When chill October winds begin to blow and the dark falls early, what better way to pass a long evening than to sit down with your favorite libation and a scary book? If the ups and downs of the economy these past few weeks or the upcoming presidential elections have not raised any chills for you, perhaps the books discussed this week will offer some frissons of horror that get your adrenaline flowing.
Not all librarians love books about books, but I am among those who do. I think this is the reason for my affection for the literary and literate ghost stories of Montague Rhodes James. James is a classic Victorian-era ghost story writer whose tales of the macabre are replete with ancient manuscripts, occult texts, and artifacts that should have just been left where they were. His heroes (or victims) are frequently antiquaries and researchers, folks with a fondness for old texts, obscure languages, and archaeological finds. These stories do not have the visceral horror of a Stephen King novel. Rather, James excels at creating a sense of creeping unease and eeriness that gradually overtakes both the reader and the fictional characters.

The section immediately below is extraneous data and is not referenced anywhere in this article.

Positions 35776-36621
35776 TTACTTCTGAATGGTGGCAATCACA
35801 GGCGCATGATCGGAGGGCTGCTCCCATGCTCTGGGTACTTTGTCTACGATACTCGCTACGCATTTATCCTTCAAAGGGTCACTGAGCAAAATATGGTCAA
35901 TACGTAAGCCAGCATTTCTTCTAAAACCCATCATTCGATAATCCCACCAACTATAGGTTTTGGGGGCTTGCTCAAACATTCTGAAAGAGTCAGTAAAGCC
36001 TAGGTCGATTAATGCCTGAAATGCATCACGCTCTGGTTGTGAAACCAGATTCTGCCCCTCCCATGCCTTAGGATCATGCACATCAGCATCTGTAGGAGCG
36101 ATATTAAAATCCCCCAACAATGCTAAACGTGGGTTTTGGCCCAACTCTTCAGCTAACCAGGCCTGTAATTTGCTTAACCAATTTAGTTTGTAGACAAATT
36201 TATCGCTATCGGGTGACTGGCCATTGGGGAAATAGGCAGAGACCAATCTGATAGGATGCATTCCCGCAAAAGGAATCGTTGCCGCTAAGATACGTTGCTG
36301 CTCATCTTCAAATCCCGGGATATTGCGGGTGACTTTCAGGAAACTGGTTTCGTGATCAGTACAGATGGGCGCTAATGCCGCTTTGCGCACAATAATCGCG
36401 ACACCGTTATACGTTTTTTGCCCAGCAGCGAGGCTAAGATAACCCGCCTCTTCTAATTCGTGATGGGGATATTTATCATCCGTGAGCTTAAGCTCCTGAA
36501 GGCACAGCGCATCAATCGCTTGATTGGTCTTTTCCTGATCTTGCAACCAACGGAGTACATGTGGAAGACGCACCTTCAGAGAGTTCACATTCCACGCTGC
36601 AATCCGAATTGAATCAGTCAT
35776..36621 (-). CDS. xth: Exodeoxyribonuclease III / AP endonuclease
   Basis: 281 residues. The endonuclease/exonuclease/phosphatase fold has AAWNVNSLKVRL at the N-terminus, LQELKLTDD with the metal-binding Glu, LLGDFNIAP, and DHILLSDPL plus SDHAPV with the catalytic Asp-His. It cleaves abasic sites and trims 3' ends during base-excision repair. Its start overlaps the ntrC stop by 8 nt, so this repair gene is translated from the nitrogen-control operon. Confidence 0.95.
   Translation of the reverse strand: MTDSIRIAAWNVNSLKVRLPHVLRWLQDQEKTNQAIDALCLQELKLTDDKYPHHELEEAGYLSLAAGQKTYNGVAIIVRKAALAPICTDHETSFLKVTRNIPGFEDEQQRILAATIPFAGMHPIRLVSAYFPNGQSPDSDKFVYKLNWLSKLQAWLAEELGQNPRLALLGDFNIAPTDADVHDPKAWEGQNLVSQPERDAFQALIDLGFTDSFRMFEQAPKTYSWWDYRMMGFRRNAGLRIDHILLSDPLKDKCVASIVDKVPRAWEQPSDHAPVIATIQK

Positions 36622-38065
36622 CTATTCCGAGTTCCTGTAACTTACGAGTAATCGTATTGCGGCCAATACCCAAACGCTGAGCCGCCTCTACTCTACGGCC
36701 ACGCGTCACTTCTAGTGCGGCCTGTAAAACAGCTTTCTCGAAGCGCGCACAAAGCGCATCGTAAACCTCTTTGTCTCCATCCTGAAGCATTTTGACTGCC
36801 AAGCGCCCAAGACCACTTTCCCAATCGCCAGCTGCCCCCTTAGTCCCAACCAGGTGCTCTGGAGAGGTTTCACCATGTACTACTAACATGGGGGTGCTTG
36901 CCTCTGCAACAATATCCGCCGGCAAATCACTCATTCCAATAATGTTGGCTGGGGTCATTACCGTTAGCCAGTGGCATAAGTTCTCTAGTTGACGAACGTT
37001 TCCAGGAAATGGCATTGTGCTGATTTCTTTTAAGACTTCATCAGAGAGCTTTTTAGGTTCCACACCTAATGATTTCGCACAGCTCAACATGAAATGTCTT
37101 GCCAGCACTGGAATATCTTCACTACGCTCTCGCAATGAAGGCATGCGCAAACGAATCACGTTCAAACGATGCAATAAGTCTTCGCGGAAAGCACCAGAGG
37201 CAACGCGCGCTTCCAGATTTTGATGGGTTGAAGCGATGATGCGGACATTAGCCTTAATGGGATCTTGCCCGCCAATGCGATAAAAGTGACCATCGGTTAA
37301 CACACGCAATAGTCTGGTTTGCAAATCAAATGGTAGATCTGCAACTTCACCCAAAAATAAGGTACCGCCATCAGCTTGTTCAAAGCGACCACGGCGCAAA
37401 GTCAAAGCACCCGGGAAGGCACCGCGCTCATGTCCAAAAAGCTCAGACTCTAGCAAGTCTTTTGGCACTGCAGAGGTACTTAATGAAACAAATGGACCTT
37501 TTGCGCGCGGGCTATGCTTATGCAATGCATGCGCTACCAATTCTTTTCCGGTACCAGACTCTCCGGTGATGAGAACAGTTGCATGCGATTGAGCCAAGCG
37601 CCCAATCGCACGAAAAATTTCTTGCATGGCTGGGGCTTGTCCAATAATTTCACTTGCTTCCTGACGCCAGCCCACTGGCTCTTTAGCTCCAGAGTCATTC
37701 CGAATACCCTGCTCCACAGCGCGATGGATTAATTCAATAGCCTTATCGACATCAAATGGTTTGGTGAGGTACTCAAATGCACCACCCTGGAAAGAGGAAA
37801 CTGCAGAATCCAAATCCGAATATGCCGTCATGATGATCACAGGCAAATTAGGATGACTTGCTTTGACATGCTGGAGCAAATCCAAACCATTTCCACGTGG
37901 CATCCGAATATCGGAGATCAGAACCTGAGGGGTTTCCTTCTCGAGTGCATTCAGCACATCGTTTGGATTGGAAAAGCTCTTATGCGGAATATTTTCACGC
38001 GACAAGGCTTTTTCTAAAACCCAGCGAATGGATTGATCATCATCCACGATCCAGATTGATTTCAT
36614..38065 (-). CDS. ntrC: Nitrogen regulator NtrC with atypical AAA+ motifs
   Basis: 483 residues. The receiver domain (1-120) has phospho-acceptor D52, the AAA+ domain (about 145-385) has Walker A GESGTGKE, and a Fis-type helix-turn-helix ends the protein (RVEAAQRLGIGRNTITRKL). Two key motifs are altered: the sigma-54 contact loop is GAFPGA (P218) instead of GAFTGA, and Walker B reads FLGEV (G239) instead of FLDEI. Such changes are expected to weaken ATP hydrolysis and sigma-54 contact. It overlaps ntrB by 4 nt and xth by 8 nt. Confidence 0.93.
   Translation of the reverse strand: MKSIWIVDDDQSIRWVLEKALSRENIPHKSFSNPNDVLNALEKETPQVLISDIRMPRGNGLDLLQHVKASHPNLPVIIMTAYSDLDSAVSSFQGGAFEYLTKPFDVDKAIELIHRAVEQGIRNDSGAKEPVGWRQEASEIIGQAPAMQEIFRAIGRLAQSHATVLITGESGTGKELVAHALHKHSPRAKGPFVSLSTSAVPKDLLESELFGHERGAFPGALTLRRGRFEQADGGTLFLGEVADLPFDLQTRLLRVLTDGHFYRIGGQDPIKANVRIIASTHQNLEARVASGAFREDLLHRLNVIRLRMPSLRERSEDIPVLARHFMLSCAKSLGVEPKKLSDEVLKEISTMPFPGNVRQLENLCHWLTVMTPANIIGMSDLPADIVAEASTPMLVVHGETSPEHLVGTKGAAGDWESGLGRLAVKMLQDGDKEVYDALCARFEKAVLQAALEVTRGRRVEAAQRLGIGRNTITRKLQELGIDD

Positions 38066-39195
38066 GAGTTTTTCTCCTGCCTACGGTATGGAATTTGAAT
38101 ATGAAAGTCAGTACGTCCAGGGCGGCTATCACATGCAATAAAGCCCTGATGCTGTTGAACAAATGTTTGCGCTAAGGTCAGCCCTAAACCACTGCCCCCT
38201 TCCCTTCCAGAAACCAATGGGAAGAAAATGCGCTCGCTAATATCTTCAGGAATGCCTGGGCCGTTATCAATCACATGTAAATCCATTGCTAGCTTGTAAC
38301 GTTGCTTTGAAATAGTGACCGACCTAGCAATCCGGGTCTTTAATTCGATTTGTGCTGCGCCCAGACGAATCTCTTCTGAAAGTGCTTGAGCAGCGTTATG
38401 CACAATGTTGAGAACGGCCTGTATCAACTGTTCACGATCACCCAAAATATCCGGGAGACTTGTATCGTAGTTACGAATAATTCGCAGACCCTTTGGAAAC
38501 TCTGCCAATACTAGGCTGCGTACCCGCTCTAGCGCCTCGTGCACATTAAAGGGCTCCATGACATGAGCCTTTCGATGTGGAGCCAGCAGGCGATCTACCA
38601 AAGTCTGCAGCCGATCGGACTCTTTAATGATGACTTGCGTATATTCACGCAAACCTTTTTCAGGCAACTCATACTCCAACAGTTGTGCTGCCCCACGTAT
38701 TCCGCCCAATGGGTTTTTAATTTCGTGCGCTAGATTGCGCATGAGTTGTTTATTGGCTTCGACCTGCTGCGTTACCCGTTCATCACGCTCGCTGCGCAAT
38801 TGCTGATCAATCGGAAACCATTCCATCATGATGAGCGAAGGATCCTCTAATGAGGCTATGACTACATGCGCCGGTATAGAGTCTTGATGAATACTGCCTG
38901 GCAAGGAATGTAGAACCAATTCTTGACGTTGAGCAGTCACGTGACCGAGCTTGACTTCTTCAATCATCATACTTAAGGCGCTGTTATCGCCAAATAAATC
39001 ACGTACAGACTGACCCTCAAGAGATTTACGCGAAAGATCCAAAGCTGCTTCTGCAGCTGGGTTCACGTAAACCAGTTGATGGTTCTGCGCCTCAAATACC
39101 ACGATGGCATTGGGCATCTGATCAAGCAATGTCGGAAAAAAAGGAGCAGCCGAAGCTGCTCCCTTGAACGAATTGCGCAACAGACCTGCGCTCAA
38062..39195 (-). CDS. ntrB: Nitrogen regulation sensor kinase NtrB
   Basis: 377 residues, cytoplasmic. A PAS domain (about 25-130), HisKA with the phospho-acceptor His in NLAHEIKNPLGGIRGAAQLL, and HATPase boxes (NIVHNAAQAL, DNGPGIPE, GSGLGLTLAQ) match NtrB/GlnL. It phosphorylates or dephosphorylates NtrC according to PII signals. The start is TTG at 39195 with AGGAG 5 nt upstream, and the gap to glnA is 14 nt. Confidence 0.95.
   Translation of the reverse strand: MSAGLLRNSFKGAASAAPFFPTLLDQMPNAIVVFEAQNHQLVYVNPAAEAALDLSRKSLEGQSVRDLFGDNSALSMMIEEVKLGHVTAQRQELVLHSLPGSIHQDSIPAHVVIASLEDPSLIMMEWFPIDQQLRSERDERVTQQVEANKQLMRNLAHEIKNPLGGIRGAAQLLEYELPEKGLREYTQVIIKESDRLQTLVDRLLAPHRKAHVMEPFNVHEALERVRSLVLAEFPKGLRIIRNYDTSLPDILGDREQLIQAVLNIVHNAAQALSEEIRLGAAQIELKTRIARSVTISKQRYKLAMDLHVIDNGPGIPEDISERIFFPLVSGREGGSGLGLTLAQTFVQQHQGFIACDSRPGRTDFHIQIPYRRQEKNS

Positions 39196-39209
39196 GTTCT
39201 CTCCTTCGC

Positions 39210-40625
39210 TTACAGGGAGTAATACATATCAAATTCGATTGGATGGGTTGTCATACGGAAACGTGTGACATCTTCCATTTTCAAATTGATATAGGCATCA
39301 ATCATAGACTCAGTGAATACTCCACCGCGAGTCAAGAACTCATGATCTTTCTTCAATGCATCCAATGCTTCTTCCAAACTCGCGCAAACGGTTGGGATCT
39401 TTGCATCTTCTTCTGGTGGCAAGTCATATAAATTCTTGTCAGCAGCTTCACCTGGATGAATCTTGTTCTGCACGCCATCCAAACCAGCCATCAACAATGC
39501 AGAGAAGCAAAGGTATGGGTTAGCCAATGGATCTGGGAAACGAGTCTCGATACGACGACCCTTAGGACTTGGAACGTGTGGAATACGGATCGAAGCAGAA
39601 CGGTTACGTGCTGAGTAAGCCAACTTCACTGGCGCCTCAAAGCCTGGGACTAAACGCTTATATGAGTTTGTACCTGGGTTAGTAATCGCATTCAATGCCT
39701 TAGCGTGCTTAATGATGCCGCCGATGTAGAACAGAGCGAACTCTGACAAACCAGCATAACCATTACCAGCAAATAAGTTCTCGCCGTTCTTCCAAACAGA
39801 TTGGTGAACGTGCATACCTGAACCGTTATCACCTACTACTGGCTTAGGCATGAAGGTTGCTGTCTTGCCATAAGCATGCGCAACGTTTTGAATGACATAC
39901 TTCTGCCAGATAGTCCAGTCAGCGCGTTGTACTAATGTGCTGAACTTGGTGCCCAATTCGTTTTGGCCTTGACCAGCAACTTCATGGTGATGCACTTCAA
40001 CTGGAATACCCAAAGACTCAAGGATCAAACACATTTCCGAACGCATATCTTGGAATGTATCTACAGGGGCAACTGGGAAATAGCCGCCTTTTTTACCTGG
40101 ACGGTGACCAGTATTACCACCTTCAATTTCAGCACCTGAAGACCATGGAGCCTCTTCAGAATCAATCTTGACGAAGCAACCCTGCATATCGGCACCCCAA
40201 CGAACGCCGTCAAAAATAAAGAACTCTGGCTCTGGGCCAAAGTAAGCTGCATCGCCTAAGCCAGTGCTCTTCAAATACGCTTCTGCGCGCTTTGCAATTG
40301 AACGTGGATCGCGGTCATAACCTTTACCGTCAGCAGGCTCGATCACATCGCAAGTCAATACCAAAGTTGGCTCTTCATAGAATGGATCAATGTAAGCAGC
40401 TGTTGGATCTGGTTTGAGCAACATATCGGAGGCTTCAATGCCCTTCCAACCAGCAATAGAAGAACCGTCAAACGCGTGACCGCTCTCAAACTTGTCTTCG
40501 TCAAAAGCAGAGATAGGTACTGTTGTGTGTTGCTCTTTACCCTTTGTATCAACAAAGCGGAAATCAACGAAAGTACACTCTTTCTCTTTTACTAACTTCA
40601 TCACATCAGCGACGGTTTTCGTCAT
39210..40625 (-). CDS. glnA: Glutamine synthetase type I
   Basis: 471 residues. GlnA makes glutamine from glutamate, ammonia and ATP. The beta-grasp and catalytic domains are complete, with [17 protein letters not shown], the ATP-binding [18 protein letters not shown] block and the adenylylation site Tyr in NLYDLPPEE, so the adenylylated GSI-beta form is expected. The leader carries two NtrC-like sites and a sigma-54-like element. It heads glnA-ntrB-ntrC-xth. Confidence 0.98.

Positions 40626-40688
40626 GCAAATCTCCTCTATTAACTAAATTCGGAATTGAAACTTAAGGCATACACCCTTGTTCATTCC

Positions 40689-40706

James opens the collection with the tale of an English historian who comes to France to view an old church in the Pyrenees. When the verger of the church offers to sell him an ancient manuscript put together by a Canon Alberic, the Englishman leaps at the chance. But he finds that the book holds dark secrets that will haunt him the rest of his life. The other stories in the collection are equally chilling, including the haunting “Whistle and I’ll Come to You My Lad.”
If you like James, be sure to try Sarah Monette’s The Bone Key. Monette has not only obviously immersed herself in the ghost stories of the masters, she has also created sparkling new tales that explore fresh byways in the murky channels of the human spirit.
Check the WRL catalog for Count Magnus and Other Ghost Stories